The 'wiz' is now carved, painted, finished, and now standing its ground on the nik-nak shelf. I liked carving this project because I had only limited control over how I would shape the body since that was already pre-determined by the forked-branch limb itself. A block of basswood can be shaped pretty much into any shape preferred but not so for this kind of branch carving. It adds a neat new challenge to carving that I like to tackle on occasion.
As seen in the pictures I decided to use a watered down variety of acrylic paint to the point where it was applied more like stain rather than paint. I did apply the yellow stars in full strength color which was necessary to get the right contrasting against the light purple clothing. Looking back, I suppose that it wouldn't have taken much alteration in design and finishing colors to make this a Santa then perhaps the woodspirit staff could have been his reindeer whip... Just a little brainstorming :-)
As for attaching the wizards staff I first drilled a 1/8" hole straight through his right hand as seen in the picture above. This is something that needs to be planned before carving the hand which will grasp the staff because the necessary room must be allowed for the addition. I then went on to use a 1/8" piece of dowel rod for the staff then I drilled a small hole into another 'slightly larger' piece of dowel rod and glued them together as seen above.
As seen above I then carved a simple woodspirit face into the upper part of the inflated staff which compliments the wizard and makes the carving much more interesting. I glued the staff permanently into the hand and then drilled a super small hole for a small nylon wrist strap dangling from the staff.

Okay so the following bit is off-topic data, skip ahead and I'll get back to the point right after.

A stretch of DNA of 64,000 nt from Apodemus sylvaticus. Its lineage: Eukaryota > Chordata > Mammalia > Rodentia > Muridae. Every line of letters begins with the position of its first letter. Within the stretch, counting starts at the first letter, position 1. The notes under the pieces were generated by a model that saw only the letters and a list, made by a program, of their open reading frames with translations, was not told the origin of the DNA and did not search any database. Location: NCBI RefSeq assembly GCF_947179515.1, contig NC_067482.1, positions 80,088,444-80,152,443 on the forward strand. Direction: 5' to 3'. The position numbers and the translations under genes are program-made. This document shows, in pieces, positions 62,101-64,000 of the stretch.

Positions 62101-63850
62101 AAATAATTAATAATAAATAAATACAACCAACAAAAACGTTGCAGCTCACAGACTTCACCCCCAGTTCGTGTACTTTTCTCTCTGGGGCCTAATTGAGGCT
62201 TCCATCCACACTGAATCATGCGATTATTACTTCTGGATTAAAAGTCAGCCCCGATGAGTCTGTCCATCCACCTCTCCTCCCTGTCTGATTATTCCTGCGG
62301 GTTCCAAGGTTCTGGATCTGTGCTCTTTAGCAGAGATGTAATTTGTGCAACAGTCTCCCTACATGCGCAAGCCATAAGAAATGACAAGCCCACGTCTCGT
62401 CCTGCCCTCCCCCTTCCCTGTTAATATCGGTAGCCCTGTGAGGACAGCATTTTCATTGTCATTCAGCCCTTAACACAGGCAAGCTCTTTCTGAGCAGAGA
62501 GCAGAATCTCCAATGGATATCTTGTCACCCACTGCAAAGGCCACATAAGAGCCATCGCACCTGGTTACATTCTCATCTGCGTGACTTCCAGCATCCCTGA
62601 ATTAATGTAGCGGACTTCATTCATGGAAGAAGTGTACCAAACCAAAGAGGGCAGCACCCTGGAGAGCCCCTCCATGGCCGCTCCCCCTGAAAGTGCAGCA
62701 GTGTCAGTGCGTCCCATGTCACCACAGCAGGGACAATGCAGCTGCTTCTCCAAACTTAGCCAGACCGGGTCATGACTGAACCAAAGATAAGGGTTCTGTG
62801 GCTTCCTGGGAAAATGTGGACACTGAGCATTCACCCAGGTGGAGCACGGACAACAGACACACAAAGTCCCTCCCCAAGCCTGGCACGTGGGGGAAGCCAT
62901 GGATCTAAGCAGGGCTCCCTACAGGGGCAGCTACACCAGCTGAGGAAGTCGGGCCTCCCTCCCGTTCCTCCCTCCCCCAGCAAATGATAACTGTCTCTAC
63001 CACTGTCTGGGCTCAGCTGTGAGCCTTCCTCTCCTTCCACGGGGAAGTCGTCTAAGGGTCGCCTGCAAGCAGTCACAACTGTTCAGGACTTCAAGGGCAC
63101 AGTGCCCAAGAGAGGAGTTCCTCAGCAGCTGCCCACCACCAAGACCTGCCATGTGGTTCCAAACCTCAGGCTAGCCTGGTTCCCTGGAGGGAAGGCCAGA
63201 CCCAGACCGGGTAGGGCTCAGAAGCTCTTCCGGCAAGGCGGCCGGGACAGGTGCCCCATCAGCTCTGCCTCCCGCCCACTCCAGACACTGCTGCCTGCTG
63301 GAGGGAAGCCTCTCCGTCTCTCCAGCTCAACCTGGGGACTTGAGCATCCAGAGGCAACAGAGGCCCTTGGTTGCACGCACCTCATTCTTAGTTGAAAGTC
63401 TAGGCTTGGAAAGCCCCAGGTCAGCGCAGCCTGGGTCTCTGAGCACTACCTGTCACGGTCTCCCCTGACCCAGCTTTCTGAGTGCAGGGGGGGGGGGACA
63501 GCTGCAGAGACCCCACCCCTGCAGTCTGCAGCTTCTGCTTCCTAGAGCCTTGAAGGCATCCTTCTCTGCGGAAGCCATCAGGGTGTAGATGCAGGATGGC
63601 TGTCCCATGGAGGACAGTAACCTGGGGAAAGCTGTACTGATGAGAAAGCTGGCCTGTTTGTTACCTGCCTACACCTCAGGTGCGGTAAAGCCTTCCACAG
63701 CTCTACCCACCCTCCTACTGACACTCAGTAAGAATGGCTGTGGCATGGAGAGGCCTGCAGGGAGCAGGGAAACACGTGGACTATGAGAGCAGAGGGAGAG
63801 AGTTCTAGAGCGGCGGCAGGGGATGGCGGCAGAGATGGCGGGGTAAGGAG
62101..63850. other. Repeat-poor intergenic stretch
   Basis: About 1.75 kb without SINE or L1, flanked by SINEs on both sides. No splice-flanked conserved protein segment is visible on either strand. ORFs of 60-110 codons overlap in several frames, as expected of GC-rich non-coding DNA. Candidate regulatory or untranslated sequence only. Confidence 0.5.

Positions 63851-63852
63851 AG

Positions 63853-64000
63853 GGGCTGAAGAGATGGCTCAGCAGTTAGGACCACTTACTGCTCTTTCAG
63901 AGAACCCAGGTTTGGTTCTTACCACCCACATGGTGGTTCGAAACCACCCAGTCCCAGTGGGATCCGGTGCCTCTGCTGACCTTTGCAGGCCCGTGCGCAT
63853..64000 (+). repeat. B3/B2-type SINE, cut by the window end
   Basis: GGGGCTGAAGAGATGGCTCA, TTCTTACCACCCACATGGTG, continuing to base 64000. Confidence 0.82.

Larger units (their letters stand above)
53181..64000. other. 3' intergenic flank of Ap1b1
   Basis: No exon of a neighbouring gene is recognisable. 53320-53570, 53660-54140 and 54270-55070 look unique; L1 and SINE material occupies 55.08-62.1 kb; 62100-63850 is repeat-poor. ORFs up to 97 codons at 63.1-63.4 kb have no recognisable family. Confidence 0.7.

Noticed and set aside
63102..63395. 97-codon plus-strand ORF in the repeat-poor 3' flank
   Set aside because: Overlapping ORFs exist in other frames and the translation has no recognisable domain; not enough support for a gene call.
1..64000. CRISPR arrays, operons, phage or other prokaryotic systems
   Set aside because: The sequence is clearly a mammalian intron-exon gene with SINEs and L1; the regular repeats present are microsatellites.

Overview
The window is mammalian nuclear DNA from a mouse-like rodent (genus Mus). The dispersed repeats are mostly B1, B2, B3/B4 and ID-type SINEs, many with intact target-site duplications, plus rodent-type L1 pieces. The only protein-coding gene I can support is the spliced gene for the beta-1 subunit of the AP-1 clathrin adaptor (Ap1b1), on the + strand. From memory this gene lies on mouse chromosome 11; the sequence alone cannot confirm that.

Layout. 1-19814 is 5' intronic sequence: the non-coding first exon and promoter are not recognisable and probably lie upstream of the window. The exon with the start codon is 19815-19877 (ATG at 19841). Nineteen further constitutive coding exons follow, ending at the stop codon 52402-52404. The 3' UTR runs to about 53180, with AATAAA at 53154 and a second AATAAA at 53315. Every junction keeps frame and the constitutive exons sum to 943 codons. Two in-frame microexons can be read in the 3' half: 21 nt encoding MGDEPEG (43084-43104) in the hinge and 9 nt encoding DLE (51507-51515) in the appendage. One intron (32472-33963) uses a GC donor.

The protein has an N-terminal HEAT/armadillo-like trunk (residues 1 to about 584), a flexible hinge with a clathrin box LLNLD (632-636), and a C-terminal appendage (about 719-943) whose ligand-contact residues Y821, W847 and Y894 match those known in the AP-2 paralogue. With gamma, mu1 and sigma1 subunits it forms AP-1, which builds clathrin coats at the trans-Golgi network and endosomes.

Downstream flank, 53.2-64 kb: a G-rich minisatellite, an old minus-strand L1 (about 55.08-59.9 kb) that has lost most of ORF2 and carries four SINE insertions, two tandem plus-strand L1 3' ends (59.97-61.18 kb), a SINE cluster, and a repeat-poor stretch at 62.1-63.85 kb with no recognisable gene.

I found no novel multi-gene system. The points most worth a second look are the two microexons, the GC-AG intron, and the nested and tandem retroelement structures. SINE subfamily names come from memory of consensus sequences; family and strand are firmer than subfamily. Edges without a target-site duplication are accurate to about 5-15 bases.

This has been a super fun carving project and I'm sure that forked-branch carving will continue to have a place in my yearly carving endeavors.
If you would like to see 28 higher quality pictures of this project from beginning to end then just click here for my Facebook album on the 'Wiz'.
Living in the mountains of North Carolina I have spent almost 30 very
rewarding years working with at-risk kids in a wilderness camping program as a counselor, outdoor educator, and woodshop teacher. To learn more about what my blog is all about, just scroll down this sidebar to "About my blog..."
1. Woodcarving/Woodwork: Working wood has been a lifetime obsession for me and I enjoy sharing what I know. It is my belief that hands-on and experiential learning has a direct and profound effect on the development of a child's intellect, confidence, and character. Projects of mine (and my students) will be posted as they progress and I will occasionally include a video tutorial. All of my videos can be found here .
2. Bushcraft/Primitive Living Skills: Finding ways to live closer to the land has always fascinated me. Whether it's building a shelter, fire starting, animal tracking, or just making rustic furniture... you'll eventually see some of it here.
3. Long Distance backpacking, canoeing, & bicycling: Some of my long distance adventures include thru-hiking the 2,600 mile Pacific Crest Trail, Mexico to Canada and I solo paddled the 1,800 mile Yukon river across northwest Canada and Alaska to the Bering sea. More detailed accounts of these and many other adventures can be found here
4. Sustainable Living: I'm always looking for better ways to do more by using less. It's not so much an "environmental" thing to me as it is a quest for personal independence from material things and finding a path to more substantive living .
5. Scouting Activity: As a scoutmaster of 6 years (and currently assistant scoutmaster) I'm actively involved with the troop and "Order of the Arrow" where it is a joy to volunteer hundreds of hours each year because investing in the next generation insures a better tomorrow for everyone. In an era when most schools don't value hands-on learning, outdoor education, and the arts... scouting soars in meeting these critical experiences for boys.
6. Profiles: Behind everyone's success you can usually find a trail of some very significant mentors and teachers along the way. And sometimes you don't completely understand how someone affected your life for the better until many years later. You'll find some of those stories here.